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Isotopes & Radiation
Members are devoted to applying nuclear science and engineering technologies involving isotopes, radiation applications, and associated equipment in scientific research, development, and industrial processes. Their interests lie primarily in education, industrial uses, biology, medicine, and health physics. Division committees include Analytical Applications of Isotopes and Radiation, Biology and Medicine, Radiation Applications, Radiation Sources and Detection, and Thermal Power Sources.
Conference on Nuclear Training and Education: A Biennial International Forum (CONTE 2021)
February 9–11, 2021
The Standards Committee is responsible for the development and maintenance of voluntary consensus standards that address the design, analysis, and operation of components, systems, and facilities related to the application of nuclear science and technology. Find out What’s New, check out the Standards Store, or Get Involved today!
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Nuclear Science and Engineering
Fusion Science and Technology
Notes on fusion
The ST25-HTS tokamak.
Governments around the world have been interested in fusion for more than 70 years. Fusion research was largely secret until 1968, when the Soviets unveiled exciting results from their tokamak (a magnetic confinement fusion device with a particular configuration that produces a toroidal plasma). The Soviets realized that tokamaks were not useful as weapons but could produce plasma in the million-degree temperature range to demonstrate Soviet scientific and technical prowess to the world.
Following this breakthrough, government laboratories around the world continued to pursue various methods of confining hot plasma to understand plasma physics under extreme conditions, getting closer and closer to the conditions necessary for fusion energy production. Tokamaks have been by far the most successful configuration. In the 1990s, the Tokamak Fusion Test Reactor at the Princeton Plasma Physics Laboratory produced 10 MW of fusion power using deuterium-tritium fusion. A few years later, the Joint European Torus (JET) in the United Kingdom increased that to 16 MW, getting close to breakeven using 24 MW of power to heat the plasma.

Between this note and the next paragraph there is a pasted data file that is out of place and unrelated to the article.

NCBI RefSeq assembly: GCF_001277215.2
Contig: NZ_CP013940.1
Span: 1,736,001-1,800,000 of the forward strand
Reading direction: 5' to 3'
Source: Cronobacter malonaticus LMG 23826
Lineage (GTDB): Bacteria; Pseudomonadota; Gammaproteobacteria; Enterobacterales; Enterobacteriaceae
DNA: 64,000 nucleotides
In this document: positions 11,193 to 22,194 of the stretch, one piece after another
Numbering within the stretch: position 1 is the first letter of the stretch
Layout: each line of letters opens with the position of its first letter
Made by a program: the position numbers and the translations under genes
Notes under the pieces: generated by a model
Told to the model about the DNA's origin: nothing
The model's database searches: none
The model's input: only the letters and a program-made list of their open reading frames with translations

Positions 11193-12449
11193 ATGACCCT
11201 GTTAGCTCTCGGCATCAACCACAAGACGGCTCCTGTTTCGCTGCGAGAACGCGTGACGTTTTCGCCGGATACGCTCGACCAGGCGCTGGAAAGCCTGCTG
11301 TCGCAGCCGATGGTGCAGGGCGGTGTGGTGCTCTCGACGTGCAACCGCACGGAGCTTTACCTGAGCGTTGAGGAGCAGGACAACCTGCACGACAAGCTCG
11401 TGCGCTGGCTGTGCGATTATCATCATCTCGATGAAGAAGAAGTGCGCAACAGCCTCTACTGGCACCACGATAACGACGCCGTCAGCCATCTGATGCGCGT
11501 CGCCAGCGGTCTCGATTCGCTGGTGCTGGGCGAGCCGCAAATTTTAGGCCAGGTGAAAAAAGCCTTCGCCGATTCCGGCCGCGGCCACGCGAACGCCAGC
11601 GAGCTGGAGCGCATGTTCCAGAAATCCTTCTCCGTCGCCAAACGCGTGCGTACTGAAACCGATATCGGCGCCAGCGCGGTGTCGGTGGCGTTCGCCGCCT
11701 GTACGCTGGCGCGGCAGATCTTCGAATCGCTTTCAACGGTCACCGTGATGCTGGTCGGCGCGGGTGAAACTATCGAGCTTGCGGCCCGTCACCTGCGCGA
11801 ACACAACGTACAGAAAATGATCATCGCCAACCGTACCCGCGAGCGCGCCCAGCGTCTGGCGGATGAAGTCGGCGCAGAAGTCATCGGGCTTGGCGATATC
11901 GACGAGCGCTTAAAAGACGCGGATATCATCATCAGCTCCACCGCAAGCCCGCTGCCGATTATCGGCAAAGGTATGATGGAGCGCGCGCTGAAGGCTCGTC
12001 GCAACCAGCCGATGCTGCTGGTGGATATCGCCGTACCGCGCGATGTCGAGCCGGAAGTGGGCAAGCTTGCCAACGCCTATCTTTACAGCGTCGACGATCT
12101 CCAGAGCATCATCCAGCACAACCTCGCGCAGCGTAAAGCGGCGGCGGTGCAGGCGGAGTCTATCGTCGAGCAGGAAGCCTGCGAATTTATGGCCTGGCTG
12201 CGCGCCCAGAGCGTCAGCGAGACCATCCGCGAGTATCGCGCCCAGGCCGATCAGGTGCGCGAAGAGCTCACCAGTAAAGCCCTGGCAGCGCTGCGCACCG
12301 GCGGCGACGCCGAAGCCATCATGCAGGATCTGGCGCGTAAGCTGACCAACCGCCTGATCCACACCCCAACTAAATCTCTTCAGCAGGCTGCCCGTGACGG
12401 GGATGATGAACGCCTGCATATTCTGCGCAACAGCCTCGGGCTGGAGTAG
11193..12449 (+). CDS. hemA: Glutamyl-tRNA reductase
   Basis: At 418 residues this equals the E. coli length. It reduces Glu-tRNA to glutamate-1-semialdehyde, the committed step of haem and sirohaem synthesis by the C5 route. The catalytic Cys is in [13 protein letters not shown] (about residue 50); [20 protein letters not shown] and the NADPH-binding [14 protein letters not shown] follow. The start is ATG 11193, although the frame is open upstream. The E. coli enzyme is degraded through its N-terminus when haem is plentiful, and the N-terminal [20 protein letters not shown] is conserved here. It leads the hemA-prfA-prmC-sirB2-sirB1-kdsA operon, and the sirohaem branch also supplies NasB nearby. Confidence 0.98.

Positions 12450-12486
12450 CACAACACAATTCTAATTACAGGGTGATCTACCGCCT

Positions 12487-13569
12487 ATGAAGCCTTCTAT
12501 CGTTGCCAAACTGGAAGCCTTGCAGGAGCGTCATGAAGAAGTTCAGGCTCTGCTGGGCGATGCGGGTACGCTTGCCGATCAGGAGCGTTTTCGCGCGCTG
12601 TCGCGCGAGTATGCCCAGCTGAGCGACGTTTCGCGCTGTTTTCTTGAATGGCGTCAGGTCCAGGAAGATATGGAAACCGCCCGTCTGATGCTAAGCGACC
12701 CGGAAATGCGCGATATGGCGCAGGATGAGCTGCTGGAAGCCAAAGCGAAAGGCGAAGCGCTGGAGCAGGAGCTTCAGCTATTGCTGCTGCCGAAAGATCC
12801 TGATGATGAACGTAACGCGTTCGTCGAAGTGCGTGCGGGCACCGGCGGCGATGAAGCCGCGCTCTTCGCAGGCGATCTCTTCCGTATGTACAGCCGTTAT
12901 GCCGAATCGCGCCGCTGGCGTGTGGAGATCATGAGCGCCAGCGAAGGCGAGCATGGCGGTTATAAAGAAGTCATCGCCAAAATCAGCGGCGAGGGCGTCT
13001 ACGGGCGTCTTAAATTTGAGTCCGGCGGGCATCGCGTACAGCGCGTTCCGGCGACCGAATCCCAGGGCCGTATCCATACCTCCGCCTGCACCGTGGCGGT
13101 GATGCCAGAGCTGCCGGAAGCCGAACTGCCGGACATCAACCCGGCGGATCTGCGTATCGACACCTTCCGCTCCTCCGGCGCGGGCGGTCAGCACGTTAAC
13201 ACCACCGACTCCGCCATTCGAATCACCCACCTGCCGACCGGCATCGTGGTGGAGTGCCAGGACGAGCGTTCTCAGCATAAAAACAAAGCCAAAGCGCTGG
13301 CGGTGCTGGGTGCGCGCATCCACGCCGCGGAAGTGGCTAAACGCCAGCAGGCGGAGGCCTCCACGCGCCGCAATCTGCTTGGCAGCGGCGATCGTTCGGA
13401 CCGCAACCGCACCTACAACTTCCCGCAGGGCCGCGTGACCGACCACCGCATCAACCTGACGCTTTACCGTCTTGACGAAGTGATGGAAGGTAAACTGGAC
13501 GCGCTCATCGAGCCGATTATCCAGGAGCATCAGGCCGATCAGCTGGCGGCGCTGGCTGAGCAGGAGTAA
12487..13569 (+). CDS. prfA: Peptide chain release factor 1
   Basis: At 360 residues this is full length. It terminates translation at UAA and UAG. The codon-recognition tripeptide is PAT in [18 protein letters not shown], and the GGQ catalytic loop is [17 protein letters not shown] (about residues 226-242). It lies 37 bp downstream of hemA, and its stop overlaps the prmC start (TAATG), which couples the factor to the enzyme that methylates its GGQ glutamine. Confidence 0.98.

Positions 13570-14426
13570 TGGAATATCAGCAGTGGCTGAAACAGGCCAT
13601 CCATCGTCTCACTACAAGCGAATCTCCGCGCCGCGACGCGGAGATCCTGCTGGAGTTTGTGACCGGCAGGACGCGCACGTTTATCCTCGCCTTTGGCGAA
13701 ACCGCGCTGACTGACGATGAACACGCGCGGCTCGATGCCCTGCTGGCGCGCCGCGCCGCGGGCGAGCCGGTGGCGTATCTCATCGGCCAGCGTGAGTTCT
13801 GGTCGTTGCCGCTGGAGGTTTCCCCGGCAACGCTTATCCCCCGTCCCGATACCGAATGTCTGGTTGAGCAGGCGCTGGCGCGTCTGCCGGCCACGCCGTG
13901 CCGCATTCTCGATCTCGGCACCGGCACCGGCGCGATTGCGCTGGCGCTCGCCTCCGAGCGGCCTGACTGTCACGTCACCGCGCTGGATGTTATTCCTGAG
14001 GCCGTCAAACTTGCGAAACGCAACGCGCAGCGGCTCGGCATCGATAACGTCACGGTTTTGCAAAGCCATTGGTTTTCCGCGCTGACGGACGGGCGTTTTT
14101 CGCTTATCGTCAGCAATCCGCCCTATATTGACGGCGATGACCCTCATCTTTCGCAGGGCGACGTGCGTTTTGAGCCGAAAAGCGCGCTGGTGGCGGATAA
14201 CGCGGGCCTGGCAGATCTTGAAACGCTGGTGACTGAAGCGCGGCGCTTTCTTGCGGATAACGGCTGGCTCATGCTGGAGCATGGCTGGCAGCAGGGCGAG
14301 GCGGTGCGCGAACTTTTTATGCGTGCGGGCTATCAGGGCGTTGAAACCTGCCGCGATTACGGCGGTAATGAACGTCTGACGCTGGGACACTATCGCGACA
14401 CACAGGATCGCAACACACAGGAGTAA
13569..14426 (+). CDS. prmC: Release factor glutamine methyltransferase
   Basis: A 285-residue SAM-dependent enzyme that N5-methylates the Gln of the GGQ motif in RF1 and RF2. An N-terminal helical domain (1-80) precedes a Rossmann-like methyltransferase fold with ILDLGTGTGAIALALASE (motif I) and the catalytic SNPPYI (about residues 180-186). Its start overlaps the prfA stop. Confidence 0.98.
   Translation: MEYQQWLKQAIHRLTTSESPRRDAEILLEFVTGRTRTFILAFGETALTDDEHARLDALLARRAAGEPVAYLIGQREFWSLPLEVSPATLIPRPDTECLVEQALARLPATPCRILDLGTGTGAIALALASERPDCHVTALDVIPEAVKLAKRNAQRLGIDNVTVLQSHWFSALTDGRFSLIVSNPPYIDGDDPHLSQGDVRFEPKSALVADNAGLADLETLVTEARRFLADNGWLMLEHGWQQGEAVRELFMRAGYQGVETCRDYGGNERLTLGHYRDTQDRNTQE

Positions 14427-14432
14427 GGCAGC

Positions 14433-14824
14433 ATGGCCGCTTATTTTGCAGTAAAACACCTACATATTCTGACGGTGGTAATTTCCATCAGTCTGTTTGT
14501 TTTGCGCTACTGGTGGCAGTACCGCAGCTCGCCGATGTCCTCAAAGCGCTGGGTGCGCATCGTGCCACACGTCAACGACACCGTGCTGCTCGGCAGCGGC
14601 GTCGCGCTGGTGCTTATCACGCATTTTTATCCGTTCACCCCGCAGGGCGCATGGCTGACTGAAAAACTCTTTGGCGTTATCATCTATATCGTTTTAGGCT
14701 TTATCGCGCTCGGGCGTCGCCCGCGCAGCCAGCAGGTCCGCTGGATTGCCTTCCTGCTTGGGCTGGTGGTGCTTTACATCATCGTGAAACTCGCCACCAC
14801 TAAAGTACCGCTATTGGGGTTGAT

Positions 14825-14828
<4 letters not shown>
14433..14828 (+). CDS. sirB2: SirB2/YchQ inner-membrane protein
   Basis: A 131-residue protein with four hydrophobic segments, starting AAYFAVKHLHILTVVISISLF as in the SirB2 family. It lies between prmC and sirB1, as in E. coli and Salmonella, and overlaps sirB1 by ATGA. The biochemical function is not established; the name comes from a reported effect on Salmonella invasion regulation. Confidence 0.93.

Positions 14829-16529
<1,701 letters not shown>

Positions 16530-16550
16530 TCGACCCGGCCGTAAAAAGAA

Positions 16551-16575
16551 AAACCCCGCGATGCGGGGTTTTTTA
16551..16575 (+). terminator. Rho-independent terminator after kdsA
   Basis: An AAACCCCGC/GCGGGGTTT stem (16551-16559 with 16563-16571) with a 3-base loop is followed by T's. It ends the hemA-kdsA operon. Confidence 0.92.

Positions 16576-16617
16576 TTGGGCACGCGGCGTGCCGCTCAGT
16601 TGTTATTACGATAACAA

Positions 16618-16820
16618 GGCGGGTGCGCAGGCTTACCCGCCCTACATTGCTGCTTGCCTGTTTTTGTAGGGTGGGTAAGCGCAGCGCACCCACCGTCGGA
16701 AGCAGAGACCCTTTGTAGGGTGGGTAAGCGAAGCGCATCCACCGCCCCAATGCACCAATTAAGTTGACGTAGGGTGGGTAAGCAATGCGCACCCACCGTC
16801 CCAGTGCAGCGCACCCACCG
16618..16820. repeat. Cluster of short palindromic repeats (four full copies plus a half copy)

Thomas E. Michener, David R. Rector, Judith M. Cuta
Nuclear Technology | Volume 199 | Number 3 | September 2017 | Pages 330-349
Technical Paper | dx.doi.org/10.1080/00295450.2017.1305190
Articles are hosted by Taylor and Francis Online.
COBRA-SFS, a thermal-hydraulic code developed for steady-state and transient analysis of multiassembly spent-fuel storage and transportation systems, has been incorporated into the Used Nuclear Fuel-Storage, Transportation and Disposal Analysis Resource and Data System tool as a module devoted to spent-fuel-package thermal analysis. This paper summarizes the basic formulation of the equations and models used in the COBRA-SFS code, showing that COBRA-SFS fully captures the important physical behavior governing the thermal performance of spent-fuel storage systems, with internal and external natural convection flow patterns, and heat transfer by convection, conduction, and thermal radiation. Of particular significance is the capability for detailed thermal radiation modeling within the fuel rod array.